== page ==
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Mike Simonetti Leaving Italians Do It Better, Launching Label with Captured Tracks’ Mike Sniper

Italians Do It Better's Mike Simonetti is leaving the label he co-founded to launch a new one with Captured Tracks' Mike Sniper.

Mike Simonetti is striking out on his own once again. Perhaps best-known for founding dream-pop label Italians Do It Better with Johnny Jewel — and, solo, noise rock staple Troubleman Unlimited in the early ’90s and New Jersey in 2012 — the DJ, producer, and label head is leaving IDIB to start a new venture with Captured Tracks’ Mike Sniper. Together, the two will release Simonetti’s new project, Pale Blue, on his new imprint 2 Mikes Records (2MR).  

“There was no drama behind it,” says Simonetti of his decision to part ways with Jewel, whose projects include Glass Candy, Chromatics, and Desire, the latter two of which appeared on 2011’s nocturnal soundtrack to Nicolas Winding Refn’s Ryan Gosling vehicle (so to speak) Drive. “The label was becoming more of Johnny’s thing, basically. I wanted to do my own thing and let him have Italians. It didn’t make any sense for me to be there — it was too hard to get things done because he was never around. Even when he was around, he was always busy.”

Pale Blue’s debut LP, The Past We Leave Behind, arrives April 14 via Captured Tracks/2MR, all under the umbrella of Sniper’s relatively new Omnian Music Group; all releases after that will be solely on 2MR, with Simonetti acting as A&R. Arriving today is the album’s first single and its title track, which you can listen to above. With a simply unduiating, melodically uplifting synth bed and vocalist Elizabeth Wight’s vulnerable yet rich voice, it’s very much in the spirit of IDIB’s signature aesthetic, even though Simonetti says future releases will be more beat-driven.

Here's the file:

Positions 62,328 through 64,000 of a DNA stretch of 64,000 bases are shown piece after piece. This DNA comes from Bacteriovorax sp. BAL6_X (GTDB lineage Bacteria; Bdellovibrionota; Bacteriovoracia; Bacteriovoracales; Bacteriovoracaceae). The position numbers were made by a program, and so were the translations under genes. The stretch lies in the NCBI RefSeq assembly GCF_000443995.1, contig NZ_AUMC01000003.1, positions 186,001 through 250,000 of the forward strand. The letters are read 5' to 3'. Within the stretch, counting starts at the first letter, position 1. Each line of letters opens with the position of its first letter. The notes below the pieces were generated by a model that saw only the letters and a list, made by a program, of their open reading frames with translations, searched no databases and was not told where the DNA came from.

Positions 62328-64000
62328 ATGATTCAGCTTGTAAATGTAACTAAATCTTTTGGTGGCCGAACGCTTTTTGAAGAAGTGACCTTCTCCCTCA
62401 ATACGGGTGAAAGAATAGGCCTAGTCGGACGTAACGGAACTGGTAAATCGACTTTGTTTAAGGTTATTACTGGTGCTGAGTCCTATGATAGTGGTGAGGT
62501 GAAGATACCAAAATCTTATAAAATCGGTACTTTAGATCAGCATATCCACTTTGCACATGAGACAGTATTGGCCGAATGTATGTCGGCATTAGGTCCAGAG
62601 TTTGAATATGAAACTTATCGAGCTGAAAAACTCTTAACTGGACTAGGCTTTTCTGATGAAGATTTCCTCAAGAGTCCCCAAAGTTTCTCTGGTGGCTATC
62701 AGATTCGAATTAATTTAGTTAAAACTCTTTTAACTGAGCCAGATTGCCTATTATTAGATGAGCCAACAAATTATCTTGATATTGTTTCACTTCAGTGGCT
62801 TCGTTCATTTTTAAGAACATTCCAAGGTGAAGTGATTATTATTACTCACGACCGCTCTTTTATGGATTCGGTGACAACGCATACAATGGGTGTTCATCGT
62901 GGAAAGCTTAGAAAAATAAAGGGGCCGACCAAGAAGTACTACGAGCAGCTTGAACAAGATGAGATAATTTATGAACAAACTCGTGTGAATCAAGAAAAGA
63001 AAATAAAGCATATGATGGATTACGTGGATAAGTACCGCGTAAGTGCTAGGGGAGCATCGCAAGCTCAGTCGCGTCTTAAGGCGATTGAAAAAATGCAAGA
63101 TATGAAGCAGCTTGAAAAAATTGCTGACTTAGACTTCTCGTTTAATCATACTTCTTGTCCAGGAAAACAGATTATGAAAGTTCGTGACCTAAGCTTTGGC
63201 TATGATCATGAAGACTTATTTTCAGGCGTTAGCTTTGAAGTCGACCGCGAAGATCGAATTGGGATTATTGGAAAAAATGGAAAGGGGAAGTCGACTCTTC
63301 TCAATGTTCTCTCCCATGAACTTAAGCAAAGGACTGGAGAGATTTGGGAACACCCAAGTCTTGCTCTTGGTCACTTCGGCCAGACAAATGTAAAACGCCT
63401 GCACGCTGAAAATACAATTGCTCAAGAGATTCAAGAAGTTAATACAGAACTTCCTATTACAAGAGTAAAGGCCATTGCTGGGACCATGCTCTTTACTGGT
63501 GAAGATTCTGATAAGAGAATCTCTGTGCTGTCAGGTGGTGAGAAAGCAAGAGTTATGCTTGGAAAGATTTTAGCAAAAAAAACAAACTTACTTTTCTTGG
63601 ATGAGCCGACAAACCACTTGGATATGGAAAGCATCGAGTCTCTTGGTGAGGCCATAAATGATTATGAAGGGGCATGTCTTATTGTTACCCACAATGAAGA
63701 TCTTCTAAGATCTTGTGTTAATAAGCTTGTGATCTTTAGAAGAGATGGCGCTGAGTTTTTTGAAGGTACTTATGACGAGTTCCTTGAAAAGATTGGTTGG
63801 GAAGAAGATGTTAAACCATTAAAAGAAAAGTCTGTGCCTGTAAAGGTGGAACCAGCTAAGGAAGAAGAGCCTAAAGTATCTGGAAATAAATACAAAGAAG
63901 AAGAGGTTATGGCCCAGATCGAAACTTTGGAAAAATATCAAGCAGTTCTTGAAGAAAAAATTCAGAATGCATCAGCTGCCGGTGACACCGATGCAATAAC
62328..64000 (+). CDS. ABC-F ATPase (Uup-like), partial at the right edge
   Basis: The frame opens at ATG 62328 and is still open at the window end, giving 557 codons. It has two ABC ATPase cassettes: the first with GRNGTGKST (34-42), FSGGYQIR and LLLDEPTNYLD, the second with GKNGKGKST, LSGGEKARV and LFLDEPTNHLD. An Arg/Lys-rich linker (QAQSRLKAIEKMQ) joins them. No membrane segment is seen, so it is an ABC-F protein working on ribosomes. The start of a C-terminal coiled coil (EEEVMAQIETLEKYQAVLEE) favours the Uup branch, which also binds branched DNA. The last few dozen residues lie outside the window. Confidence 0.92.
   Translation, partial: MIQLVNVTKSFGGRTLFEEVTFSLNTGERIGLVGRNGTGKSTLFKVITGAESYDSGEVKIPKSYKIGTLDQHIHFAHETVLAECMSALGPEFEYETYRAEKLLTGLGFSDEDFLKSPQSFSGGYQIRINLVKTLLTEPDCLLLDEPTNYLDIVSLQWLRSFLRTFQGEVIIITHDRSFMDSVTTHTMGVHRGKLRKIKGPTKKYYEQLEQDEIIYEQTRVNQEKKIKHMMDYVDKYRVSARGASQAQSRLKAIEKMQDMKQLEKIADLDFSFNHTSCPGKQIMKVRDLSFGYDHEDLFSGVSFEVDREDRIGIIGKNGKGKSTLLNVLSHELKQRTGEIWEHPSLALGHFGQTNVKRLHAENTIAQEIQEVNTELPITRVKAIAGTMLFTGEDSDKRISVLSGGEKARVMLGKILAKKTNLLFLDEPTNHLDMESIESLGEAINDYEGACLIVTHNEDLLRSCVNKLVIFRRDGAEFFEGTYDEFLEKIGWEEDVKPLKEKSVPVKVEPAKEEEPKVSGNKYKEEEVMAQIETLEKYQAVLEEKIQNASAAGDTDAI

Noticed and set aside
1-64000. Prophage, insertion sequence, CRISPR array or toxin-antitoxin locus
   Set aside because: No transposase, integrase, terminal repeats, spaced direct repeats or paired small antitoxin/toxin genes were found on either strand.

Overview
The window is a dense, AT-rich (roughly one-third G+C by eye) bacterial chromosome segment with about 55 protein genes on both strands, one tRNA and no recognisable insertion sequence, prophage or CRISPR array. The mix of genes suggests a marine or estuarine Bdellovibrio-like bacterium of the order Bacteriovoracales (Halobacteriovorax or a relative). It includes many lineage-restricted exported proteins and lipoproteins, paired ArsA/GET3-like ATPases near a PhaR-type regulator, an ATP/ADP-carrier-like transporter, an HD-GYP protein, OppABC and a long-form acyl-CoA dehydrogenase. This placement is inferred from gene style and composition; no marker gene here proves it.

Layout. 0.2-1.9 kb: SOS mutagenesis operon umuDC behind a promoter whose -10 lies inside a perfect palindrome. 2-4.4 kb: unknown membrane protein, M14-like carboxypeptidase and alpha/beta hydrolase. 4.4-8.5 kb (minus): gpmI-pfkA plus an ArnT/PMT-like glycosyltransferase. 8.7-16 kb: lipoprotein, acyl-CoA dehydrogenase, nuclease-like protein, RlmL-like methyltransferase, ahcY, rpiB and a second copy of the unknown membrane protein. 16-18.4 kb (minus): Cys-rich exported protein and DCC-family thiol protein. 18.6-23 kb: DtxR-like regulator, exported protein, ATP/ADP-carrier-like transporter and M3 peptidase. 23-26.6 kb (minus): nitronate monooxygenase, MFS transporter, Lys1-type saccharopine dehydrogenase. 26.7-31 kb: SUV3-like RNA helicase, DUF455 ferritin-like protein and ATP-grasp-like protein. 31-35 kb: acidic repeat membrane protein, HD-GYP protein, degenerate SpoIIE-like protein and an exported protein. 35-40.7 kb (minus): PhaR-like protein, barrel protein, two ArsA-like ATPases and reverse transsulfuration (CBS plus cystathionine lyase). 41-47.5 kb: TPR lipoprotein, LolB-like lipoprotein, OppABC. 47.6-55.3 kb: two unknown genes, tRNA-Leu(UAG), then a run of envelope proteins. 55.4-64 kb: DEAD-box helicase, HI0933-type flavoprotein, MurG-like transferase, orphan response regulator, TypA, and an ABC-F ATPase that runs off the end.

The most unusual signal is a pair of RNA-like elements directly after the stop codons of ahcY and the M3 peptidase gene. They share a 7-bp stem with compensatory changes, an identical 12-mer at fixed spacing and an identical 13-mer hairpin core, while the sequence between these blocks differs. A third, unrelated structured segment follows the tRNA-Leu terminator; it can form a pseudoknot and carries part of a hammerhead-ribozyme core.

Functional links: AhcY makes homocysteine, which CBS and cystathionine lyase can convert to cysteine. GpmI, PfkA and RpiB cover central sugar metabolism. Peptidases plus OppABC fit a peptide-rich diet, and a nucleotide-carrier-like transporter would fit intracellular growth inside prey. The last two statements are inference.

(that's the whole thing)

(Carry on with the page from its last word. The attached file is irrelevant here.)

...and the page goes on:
“I wanted to do a label that Captured Tracks doesn’t have,” Simonetti explains. “Real techno, real house music — not trendy stuff made for hipsters. If I want to release some Detroit stuff, I can’t picture Mac DeMarco fans listening to that. It’s a whole different world. This way, Mike Sniper can have his dance label. He’s always wanted oen of those. The guy has a thousand different labels.”